On the third evening of our desert escape, Toby and I decided to tuck away to secluded setting of the Tuscany restaurant in Phoenix. Sitting outside in a 106 degree oven we tried to convince ourselves that this was the good life. All around us the desert was bursting with hearty, determined blooms, and the occasional, sun-weary critter would skitter by with what I imagined were exhales of exhausted disgust.
As we sat in the stillness of the heat, the earth seemed to slow its spin. Quiet permeated the night, moving through my sweat-drenched linen shirt and seeping deep into my veins.
As my eyes slowly surveyed the landscaped, they stopped to rest on a clock.
Something about it spoke to me, but in the sludge of my heat-weary mind, I couldn’t quickly put my finger on it.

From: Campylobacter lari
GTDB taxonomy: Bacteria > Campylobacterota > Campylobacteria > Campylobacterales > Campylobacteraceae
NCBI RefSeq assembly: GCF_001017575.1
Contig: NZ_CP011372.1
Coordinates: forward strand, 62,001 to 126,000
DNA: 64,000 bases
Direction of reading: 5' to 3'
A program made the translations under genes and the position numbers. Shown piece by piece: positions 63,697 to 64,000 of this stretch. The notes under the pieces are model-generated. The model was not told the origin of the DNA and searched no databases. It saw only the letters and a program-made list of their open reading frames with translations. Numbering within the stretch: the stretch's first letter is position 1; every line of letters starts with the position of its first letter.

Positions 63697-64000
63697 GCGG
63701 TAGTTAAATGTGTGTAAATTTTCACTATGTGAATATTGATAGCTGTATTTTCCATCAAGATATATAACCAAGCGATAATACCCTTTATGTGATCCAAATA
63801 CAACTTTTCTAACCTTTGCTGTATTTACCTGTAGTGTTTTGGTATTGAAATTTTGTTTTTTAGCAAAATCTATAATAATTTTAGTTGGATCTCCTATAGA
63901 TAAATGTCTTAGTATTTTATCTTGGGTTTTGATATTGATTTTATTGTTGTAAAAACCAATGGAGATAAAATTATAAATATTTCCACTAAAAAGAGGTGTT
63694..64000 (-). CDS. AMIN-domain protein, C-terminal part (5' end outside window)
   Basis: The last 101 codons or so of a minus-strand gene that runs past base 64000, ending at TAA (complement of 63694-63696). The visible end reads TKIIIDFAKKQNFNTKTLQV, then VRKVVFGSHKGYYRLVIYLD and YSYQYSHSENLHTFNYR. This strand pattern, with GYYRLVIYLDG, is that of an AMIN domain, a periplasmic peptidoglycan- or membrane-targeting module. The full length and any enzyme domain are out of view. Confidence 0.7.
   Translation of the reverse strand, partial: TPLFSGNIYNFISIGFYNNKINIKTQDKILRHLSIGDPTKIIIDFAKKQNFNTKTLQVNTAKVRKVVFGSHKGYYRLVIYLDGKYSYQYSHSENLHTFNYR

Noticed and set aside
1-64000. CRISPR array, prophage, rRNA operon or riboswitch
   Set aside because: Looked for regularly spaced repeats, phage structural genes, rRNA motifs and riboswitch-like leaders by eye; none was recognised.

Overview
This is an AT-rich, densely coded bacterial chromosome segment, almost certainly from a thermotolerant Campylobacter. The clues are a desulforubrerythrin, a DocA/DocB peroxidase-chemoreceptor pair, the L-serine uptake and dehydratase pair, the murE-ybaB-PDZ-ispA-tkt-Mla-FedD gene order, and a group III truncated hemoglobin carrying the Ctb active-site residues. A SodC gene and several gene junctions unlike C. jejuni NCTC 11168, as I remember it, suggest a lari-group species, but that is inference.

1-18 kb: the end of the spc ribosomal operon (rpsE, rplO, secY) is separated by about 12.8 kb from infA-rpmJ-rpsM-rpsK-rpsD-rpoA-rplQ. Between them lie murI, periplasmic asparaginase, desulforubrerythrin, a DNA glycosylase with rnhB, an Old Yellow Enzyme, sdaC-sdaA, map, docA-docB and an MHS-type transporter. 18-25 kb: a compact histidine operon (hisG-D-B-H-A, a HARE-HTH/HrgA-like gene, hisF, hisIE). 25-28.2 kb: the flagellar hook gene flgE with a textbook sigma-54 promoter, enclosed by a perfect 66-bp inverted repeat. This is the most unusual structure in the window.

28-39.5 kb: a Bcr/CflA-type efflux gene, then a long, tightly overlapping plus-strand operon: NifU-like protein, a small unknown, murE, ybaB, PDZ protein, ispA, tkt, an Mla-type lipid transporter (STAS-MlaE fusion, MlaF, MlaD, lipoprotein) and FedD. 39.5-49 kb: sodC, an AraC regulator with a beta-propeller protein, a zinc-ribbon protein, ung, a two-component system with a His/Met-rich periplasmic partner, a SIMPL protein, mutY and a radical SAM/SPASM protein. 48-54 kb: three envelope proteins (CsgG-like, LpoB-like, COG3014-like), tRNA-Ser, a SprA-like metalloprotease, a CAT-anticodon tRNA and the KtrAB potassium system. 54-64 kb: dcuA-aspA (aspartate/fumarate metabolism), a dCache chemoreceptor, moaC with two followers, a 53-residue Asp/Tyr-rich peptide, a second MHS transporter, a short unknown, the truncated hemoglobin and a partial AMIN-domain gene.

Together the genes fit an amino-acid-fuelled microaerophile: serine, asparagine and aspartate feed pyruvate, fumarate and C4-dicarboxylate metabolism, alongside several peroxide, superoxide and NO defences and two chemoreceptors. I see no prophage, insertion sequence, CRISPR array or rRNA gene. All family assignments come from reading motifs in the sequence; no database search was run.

As I continued to stare at it, it hit me. There was no second hand. There was no minute hand. Only one lone hour hand stood guard of time.
Instantly, the world stood still and I fell in love with this clock. Unable to break time into minutia segments, everything seemed to slow. No longer could I feel the sense of rushing. No longer did I feel the hurried thumping in my pulse. All my constant stress and watch-tapping were replaced with a sudden calm and sense of quiet.
Basking in the stillness, we sat there for what felt like an eternity, eating our meal and watching the slow breathing of the desert, overwhelmed by a sense of peace and relief. Perhaps it was simply the feeling of years of stress slipping off our backs. Perhaps it was the ridiculous heat that stole away every ounce of our energy. Perhaps it was watching that amazing clock.
Finally, as darkness overtook the view and hints of an electrical storm wove its way through the sky toward us, we decided it might be time to head back to our hotel room.
I turned to the clock to check the hour, when the timepiece gave me one more gift.
It was broken.
I loved it even more.